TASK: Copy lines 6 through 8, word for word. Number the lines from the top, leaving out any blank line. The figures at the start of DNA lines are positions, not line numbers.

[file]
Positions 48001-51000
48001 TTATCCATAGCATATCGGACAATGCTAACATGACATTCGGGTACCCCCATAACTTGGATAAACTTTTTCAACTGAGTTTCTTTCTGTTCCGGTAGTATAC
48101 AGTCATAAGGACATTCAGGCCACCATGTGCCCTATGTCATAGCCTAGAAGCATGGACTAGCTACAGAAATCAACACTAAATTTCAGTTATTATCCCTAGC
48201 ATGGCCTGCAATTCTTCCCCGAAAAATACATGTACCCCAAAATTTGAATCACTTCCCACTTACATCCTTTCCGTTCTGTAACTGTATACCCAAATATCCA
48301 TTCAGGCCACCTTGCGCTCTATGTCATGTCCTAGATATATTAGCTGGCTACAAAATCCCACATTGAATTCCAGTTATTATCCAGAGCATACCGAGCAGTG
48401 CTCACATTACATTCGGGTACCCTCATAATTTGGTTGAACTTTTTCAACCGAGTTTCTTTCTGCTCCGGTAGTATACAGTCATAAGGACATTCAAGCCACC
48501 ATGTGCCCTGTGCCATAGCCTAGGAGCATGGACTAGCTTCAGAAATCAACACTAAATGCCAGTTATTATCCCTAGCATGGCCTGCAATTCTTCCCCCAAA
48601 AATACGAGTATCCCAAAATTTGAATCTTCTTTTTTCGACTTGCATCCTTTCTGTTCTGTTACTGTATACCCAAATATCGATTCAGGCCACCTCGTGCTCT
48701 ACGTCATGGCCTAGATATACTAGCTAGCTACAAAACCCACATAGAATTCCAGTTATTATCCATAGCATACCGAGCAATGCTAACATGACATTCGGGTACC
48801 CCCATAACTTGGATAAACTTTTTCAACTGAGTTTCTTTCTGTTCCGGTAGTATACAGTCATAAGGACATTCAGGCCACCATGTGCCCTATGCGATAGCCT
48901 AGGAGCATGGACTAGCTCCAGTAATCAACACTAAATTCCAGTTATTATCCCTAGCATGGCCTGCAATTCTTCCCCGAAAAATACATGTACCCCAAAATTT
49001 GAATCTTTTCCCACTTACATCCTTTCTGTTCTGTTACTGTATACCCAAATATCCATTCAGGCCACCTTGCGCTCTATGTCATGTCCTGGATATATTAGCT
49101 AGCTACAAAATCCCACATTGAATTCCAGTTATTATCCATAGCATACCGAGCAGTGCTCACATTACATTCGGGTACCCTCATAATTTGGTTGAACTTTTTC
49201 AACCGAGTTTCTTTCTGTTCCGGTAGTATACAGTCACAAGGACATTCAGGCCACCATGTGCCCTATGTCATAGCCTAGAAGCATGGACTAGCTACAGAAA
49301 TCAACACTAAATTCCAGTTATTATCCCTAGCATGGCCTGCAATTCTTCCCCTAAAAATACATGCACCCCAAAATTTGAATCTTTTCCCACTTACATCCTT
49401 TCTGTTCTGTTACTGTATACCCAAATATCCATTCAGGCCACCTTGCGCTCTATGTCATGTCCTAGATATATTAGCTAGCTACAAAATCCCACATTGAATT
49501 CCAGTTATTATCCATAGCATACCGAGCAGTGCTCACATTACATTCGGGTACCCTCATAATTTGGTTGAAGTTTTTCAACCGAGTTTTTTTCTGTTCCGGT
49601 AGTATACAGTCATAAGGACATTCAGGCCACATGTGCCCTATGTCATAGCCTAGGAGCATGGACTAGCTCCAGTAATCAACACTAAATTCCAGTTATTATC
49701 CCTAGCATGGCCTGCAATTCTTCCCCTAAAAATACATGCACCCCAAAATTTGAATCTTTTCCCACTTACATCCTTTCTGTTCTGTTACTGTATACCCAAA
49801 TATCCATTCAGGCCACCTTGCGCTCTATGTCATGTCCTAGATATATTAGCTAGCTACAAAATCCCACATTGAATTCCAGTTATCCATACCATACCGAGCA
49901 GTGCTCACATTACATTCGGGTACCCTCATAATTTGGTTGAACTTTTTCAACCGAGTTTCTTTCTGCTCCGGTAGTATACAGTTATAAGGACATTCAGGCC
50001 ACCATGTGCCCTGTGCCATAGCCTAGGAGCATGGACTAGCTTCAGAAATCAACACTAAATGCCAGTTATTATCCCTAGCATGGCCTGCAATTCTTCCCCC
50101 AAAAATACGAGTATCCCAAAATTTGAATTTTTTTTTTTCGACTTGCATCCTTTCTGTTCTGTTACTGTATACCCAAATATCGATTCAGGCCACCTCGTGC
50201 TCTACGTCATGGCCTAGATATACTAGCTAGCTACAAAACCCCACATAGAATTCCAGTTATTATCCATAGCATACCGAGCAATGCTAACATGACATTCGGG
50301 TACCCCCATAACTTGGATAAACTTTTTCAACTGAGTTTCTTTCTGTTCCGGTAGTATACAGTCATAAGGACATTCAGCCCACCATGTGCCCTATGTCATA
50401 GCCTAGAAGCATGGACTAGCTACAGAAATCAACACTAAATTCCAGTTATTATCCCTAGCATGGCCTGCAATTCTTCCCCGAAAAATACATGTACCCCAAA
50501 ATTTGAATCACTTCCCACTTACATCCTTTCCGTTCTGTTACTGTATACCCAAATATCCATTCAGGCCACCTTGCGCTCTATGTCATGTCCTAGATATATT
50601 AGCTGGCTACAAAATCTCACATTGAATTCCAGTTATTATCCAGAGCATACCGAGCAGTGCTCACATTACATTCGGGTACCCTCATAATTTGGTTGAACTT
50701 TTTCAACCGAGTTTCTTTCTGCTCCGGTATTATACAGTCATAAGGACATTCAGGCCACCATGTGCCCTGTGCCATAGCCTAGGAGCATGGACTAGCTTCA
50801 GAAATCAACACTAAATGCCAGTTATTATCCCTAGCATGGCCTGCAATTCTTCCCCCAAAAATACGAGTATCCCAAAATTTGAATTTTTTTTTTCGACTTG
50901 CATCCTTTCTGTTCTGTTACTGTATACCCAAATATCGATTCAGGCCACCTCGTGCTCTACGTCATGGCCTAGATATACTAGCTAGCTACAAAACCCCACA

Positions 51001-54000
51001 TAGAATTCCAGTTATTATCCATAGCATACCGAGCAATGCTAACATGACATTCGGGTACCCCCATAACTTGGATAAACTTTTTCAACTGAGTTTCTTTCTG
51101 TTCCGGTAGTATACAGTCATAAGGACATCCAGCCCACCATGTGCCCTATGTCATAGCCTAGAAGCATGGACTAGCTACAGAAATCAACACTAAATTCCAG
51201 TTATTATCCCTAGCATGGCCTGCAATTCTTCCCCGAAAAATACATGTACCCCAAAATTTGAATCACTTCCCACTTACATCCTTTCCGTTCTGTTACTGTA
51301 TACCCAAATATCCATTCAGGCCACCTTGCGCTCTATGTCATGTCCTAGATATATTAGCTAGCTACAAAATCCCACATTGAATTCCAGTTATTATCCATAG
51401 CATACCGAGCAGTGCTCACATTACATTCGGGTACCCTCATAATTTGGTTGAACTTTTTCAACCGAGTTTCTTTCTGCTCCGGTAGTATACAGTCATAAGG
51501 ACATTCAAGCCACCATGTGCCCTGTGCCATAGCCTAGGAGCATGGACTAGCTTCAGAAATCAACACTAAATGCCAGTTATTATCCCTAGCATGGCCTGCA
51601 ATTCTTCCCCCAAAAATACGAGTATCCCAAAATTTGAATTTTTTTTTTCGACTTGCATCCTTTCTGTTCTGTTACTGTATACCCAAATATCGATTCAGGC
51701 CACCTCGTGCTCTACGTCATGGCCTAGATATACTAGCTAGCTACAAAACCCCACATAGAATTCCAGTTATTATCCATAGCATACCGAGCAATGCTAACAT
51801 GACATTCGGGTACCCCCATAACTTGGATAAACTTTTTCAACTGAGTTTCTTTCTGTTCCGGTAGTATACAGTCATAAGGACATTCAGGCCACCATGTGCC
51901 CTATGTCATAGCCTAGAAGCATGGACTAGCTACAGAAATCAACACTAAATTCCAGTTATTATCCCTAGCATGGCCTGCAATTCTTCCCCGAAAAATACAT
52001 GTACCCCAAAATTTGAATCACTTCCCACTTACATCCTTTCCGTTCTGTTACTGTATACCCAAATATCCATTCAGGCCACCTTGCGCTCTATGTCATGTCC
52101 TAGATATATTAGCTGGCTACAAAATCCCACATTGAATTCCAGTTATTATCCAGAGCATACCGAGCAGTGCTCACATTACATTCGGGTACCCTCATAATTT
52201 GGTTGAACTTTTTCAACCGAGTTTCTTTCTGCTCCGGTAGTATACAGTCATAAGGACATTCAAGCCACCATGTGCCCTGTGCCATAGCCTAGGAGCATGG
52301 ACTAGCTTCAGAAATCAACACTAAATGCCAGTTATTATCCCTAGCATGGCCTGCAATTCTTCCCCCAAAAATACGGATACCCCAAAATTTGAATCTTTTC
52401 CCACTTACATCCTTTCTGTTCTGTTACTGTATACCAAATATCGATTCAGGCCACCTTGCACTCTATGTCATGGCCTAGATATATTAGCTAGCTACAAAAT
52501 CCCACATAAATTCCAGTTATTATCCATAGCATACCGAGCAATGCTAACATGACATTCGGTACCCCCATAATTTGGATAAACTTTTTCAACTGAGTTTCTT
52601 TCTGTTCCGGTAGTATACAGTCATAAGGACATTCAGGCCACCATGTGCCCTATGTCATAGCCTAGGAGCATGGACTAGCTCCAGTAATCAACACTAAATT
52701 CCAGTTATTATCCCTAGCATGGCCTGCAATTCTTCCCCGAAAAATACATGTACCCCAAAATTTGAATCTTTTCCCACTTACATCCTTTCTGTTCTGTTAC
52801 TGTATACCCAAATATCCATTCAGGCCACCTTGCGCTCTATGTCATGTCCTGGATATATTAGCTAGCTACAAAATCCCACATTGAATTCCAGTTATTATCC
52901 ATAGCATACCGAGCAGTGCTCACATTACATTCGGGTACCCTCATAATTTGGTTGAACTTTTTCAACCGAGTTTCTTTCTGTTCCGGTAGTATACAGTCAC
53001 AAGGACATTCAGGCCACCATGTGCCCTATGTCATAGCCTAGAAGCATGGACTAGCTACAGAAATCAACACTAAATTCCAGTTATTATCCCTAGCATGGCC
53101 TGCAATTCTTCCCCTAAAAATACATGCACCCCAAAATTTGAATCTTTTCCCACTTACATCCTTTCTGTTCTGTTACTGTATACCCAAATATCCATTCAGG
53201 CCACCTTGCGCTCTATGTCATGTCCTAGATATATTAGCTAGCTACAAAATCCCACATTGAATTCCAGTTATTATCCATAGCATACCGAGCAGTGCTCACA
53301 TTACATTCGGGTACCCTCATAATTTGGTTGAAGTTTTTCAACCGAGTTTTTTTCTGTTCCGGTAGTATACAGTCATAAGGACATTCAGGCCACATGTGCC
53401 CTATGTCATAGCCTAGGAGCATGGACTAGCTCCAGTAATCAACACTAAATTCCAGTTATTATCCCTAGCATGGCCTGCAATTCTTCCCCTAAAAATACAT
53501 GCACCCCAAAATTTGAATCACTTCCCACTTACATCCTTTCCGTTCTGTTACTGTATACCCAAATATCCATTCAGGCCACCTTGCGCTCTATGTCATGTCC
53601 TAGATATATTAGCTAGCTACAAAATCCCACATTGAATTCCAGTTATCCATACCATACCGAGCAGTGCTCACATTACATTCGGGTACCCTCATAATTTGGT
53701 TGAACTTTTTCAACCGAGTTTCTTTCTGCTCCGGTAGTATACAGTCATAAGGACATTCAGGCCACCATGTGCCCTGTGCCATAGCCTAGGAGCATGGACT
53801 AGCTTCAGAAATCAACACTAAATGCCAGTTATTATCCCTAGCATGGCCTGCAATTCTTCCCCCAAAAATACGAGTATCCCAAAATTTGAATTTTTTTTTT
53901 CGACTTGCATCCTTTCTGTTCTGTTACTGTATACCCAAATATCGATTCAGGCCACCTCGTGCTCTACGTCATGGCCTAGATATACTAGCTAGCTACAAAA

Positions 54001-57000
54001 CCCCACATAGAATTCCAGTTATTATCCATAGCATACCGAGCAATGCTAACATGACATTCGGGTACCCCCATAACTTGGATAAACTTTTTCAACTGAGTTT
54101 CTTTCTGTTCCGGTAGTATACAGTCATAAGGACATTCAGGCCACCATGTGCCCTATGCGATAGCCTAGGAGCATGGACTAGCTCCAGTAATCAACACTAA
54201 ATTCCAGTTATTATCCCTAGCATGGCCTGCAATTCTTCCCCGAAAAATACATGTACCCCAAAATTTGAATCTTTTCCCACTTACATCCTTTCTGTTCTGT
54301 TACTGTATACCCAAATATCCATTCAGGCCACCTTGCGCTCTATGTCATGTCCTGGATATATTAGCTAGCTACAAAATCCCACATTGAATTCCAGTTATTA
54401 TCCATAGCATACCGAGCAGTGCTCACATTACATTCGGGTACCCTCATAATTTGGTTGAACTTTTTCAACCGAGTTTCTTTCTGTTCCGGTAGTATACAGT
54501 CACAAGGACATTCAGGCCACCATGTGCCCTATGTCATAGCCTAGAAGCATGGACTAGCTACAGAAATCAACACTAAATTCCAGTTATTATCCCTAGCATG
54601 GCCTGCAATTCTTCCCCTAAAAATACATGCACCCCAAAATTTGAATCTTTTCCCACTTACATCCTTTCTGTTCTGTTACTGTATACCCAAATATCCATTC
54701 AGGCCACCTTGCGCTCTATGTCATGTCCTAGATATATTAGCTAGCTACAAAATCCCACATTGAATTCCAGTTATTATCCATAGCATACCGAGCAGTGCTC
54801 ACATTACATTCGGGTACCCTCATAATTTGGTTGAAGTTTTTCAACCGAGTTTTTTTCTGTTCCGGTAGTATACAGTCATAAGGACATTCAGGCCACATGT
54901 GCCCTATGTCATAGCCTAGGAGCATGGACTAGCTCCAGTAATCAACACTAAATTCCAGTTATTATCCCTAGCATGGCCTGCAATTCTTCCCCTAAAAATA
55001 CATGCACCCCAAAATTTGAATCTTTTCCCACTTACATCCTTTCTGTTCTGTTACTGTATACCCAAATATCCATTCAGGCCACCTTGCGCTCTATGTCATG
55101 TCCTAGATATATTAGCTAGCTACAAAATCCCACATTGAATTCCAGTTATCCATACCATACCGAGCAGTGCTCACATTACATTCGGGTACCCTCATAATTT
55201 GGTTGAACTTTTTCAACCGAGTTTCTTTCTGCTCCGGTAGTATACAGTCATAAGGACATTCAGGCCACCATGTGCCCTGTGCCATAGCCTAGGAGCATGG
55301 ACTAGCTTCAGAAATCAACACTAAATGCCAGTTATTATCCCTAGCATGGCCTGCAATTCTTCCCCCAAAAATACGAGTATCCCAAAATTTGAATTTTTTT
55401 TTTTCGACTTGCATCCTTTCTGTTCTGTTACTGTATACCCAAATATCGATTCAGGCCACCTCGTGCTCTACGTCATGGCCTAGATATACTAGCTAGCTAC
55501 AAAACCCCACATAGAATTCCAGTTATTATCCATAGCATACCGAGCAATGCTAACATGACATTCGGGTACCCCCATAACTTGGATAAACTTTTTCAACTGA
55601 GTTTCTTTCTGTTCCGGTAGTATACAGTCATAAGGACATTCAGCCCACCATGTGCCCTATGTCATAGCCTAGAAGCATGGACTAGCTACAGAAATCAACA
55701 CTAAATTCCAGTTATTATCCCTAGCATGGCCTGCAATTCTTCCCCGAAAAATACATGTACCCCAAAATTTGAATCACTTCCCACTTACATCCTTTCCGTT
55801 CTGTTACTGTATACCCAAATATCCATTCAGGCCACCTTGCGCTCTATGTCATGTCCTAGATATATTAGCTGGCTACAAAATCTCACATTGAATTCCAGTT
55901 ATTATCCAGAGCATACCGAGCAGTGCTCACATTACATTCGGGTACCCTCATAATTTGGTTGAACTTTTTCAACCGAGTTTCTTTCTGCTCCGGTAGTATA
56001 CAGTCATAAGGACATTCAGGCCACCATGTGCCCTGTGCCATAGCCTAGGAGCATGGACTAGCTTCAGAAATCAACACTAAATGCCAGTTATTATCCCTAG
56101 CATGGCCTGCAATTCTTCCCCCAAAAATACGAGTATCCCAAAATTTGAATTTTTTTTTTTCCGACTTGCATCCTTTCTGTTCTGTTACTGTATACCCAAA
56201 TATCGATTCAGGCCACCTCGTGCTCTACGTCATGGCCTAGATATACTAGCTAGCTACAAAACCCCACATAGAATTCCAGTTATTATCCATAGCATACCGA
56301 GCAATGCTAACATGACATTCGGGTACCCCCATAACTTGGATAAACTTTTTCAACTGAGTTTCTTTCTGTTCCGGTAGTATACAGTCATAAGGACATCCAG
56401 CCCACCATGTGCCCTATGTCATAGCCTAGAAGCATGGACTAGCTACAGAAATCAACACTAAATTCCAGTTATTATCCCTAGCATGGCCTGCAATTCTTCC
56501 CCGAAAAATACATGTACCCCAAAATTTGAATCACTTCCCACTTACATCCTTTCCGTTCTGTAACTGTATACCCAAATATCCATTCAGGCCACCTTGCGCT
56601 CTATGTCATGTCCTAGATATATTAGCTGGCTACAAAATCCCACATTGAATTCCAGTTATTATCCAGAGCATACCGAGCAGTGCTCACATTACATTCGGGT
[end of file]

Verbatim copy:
48401 CTCACATTACATTCGGGTACCCTCATAATTTGGTTGAACTTTTTCAACCGAGTTTCTTTCTGCTCCGGTAGTATACAGTCATAAGGACATTCAAGCCACC
48501 ATGTGCCCTGTGCCATAGCCTAGGAGCATGGACTAGCTTCAGAAATCAACACTAAATGCCAGTTATTATCCCTAGCATGGCCTGCAATTCTTCCCCCAAA
48601 AATACGAGTATCCCAAAATTTGAATCTTCTTTTTTCGACTTGCATCCTTTCTGTTCTGTTACTGTATACCCAAATATCGATTCAGGCCACCTCGTGCTCT